Employment Screening, Assessments, Hiring

Is targeting your online advertisement about an open position in your organization to men under the age of 35 legal? No, federal law prohibits age and sex discrimination.

Many employers do criminal background checks on prospective employees. But if something comes up that is a concern, how can an employer legitimately respond?

Theresa emphasizes the importance of screening according to job qualifications and discusses how to proceed when a candidate raises the issue of a disability.

Dr. Lindquist outlines an approach to screening that maintains the integrity of the process while also complying with federal law.

In this final post of three, we discuss a recent case from California, Doe v. U.S. Youth Soccer Association, about child sexual abuse, background checks, and liability.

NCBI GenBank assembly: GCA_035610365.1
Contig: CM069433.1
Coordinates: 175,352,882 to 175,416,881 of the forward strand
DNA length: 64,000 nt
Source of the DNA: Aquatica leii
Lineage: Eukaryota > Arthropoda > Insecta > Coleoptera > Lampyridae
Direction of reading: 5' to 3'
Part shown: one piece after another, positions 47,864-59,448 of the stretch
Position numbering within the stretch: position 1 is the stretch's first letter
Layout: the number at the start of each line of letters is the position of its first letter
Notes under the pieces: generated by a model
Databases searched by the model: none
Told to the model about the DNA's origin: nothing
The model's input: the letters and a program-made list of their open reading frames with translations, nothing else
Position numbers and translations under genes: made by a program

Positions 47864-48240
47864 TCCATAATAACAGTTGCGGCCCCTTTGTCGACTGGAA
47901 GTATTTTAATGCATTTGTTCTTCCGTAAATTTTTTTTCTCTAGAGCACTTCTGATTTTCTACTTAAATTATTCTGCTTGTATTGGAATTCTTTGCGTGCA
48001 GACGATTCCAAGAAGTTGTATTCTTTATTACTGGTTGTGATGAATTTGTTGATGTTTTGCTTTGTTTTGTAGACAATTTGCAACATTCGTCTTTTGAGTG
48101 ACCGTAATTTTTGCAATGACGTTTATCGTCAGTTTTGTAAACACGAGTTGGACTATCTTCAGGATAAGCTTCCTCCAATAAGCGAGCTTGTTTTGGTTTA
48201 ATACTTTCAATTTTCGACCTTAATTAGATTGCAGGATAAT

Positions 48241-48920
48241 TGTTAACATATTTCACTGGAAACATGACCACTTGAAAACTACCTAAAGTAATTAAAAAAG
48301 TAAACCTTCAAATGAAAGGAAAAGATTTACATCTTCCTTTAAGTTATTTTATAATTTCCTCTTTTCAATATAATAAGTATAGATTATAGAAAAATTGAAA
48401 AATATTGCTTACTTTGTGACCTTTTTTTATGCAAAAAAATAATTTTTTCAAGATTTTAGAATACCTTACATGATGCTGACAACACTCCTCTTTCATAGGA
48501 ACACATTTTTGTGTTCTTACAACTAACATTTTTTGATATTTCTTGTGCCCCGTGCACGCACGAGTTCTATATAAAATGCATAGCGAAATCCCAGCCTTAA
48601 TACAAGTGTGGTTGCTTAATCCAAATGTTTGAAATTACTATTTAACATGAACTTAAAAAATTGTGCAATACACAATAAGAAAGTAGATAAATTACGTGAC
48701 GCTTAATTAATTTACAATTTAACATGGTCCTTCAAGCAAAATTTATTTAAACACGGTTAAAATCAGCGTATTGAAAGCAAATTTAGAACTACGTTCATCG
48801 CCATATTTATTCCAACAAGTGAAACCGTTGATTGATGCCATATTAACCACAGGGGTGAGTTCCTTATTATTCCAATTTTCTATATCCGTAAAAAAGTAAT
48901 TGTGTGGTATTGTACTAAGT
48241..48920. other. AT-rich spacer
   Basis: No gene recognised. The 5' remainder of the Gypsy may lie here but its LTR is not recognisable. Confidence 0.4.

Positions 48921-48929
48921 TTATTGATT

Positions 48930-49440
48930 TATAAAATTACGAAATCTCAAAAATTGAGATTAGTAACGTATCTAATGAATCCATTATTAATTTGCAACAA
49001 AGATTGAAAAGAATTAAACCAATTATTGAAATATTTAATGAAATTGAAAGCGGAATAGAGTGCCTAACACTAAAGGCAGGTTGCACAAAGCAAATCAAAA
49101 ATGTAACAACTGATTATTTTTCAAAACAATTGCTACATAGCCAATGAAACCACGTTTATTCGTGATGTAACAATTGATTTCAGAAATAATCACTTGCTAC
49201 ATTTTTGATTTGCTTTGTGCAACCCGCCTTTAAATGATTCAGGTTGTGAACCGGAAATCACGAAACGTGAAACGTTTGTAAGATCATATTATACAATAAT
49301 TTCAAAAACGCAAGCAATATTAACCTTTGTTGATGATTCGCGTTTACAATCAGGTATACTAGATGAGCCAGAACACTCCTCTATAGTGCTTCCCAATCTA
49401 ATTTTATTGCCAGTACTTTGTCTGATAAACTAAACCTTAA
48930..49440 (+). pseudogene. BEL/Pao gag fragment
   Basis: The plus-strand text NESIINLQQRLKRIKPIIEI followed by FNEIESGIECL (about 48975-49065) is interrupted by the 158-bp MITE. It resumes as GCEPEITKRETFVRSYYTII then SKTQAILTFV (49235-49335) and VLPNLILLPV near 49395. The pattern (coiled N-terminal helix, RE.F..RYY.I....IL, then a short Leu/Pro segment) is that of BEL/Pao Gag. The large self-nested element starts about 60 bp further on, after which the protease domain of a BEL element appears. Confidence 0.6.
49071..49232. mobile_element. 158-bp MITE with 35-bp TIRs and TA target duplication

Theresa Sidebotham responds to Dr. Lindquist’s observations and advises on not ignoring significant problems without making a mountain out of every molehill.

Dr. Brent Lindquist evaluates the options that Theresa Sidebotham outlined in the previous post from a psychologist’s perspective.

Running certain background checks when hiring an employee may be subject to the federal Fair Credit Reporting Act. Learn more in this informative post about how to comply with the FCRA.

Make sure to avoid certain ways of gathering information for pre-employment screening and learn how to respond when you uncover complicated information.

Brent outlines his project in developing spiritual screening tools and some problems that such a project might encounter.